In its latest Supervisory Highlights report, the Consumer Financial Protection Bureau emphasized violations involving Loan Officer Compensation and Changed Circumstances that NRMLA felt should be shared with the membership.
The CFPB publishes Supervisory Highlights to help institutions and the general public better understand how it examines institutions for compliance with federal consumer financial laws by summarizing existing legal requirements and violations identified during examinations. Highlights:
- 2.6.1 Compensating loan originators differently based on product type
Regulation Z generally prohibits compensating mortgage loan originators in an amount that is based on the terms of a transaction. As explained by the Bureau, it is not permissible to differentiate compensation based on credit product type, since products are simply a bundle of particular terms. Examiners found that certain lenders’ loan originator compensation agreements provided for higher loan originator compensation where Fannie Mae conforming fixed-rate loans surpassed a designated threshold percentage of the total loans closed by the loan originator. This compensation was higher than the compensation paid when such loans did not surpass the designated threshold percentage. As a result of these findings, the lenders have agreed to change their compensation plans to bring them into compliance with the Loan Originator Rule. While this finding doesn’t relate directly to reverse mortgages, companies that offer Home Equity Conversion Mortgages and private-label reverse mortgages are bound by these same requirements in Reg Z. Members should consult with their own legal counsel to ensure compliance.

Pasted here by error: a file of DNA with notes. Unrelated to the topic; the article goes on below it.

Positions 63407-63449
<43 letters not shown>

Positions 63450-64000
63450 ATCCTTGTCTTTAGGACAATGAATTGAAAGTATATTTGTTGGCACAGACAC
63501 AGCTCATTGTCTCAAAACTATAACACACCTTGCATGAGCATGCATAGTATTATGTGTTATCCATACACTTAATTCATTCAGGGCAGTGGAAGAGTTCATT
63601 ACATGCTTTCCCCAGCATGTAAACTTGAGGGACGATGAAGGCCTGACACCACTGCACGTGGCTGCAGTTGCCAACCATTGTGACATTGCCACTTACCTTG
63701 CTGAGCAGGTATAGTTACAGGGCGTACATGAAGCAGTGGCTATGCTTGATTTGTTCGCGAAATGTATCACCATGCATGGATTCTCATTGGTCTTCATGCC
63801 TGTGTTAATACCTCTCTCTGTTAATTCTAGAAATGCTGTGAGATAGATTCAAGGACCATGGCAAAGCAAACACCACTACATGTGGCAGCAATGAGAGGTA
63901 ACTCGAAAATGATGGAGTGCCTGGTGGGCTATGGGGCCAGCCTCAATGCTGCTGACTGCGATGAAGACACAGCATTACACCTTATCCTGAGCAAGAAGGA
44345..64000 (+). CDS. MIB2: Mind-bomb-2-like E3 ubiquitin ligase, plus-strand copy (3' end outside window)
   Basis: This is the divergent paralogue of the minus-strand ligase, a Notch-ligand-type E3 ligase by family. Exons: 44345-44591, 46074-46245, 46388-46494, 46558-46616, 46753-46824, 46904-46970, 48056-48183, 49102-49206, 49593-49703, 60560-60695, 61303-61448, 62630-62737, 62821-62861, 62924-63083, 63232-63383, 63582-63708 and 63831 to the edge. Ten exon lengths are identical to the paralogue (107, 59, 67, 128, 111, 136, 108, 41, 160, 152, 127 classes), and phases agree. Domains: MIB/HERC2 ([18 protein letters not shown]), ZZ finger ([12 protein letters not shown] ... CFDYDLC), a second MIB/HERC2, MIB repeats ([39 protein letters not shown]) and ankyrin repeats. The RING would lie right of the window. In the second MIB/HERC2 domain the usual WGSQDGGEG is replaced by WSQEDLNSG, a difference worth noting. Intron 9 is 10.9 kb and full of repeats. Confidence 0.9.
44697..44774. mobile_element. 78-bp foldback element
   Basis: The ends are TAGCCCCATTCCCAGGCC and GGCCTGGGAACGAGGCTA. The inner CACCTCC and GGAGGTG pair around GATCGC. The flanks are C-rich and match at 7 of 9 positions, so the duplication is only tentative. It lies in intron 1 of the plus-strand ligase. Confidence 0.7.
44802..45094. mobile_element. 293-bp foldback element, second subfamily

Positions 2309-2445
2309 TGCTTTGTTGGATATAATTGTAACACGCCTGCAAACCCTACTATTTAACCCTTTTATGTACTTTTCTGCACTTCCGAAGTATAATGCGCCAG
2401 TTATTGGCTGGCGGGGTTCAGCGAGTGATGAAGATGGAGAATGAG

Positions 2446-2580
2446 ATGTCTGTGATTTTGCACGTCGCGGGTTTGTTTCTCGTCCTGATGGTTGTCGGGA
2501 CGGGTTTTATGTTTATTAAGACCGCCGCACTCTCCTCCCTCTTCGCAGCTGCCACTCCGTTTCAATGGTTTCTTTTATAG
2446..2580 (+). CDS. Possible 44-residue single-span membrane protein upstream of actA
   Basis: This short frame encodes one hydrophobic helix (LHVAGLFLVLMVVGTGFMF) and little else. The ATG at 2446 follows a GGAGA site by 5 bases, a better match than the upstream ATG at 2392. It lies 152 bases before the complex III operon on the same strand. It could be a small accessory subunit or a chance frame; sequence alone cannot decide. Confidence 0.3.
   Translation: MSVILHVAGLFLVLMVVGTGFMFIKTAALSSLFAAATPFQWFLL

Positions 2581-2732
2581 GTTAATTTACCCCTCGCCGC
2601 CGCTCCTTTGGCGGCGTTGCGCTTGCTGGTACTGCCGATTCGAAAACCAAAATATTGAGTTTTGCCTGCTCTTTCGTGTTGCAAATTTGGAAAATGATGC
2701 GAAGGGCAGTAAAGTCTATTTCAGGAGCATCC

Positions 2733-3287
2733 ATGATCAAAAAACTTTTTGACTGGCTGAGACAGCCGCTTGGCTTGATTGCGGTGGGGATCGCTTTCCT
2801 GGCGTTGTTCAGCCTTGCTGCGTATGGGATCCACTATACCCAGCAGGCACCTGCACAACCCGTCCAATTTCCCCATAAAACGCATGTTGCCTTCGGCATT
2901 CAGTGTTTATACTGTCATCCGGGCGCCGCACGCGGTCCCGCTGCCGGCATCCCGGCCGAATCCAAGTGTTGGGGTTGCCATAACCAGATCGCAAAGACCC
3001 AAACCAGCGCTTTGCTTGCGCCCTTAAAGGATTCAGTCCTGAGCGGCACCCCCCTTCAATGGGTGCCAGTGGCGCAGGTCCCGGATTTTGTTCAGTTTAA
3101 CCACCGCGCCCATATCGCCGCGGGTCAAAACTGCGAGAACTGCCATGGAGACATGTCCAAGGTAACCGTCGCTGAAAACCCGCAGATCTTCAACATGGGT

- 2.6.2 Insufficient documentation for changed circumstance
Regulation Z requires a creditor to provide the consumer with good faith estimates on the Loan Estimate for certain transactions. The closing cost estimates are generally considered to be in good faith if the amount paid by or imposed on the consumer does not exceed the amount originally disclosed. A creditor is permitted to use a revised estimate of a charge instead of the estimate of the charge originally disclosed to reset tolerances when there is a valid changed circumstance permitted by Regulation Z that resulted in the increased costs. Examiners found that certain lenders failed to retain sufficient documentation to establish the changed circumstance’s validity. Specifically, the lenders disclosed an appraisal fee on initial Loan Estimates and subsequently disclosed appraisal rush fees, in a higher amount, on revised Loan Estimates. The lenders claimed the rush appraisals, which led to the appraisal rush fees, were requested by consumers. However, in each instance, the lender failed to maintain sufficient documentation evidencing the consumer’s request of the rush appraisals.
To read about these issues in greater detail, download the Supervisory Highlights report.